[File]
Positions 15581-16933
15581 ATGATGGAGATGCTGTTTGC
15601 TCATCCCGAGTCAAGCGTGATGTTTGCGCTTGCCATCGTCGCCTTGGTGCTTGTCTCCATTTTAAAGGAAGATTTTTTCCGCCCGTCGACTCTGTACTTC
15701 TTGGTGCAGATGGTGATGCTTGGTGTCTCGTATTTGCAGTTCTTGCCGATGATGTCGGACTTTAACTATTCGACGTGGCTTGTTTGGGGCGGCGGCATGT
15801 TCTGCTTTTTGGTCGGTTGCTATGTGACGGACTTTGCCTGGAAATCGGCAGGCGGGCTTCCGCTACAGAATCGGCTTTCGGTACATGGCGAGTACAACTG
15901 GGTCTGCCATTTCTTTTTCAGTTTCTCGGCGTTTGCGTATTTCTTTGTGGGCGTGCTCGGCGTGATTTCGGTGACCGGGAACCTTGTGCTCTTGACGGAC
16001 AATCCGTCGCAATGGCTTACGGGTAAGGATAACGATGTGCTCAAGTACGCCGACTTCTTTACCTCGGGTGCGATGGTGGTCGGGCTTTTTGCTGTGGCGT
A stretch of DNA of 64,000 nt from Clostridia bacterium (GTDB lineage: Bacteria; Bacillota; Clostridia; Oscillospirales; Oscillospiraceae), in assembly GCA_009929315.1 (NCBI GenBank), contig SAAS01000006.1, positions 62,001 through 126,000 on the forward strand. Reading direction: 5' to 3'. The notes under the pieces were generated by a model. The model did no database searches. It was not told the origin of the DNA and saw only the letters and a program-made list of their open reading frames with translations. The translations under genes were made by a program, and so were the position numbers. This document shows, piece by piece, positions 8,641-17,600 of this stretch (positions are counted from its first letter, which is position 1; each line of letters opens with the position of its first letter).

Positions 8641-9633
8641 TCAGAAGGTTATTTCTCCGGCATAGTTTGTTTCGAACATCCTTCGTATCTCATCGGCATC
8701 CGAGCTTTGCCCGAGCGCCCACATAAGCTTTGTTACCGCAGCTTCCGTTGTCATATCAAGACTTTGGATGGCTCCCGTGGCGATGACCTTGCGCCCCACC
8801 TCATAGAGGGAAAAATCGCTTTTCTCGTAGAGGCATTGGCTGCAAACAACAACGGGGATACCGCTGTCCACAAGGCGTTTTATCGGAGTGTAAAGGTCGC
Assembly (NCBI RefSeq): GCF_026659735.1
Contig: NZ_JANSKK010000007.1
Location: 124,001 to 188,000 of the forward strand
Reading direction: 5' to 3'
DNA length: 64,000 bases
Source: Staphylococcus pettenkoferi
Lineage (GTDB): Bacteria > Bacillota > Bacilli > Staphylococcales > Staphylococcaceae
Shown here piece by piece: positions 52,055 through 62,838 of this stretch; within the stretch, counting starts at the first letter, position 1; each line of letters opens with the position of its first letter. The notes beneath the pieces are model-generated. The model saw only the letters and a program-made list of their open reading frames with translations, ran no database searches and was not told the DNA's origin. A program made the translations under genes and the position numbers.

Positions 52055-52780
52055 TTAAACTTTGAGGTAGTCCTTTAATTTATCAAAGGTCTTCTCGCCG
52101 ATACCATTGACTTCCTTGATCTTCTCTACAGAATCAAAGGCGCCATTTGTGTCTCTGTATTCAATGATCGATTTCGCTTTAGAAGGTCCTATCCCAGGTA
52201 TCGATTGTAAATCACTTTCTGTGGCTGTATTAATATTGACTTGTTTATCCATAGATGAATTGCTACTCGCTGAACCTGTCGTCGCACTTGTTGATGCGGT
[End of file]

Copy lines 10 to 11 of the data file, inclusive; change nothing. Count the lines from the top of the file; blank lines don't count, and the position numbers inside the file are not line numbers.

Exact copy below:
8641 TCAGAAGGTTATTTCTCCGGCATAGTTTGTTTCGAACATCCTTCGTATCTCATCGGCATC
8701 CGAGCTTTGCCCGAGCGCCCACATAAGCTTTGTTACCGCAGCTTCCGTTGTCATATCAAGACTTTGGATGGCTCCCGTGGCGATGACCTTGCGCCCCACC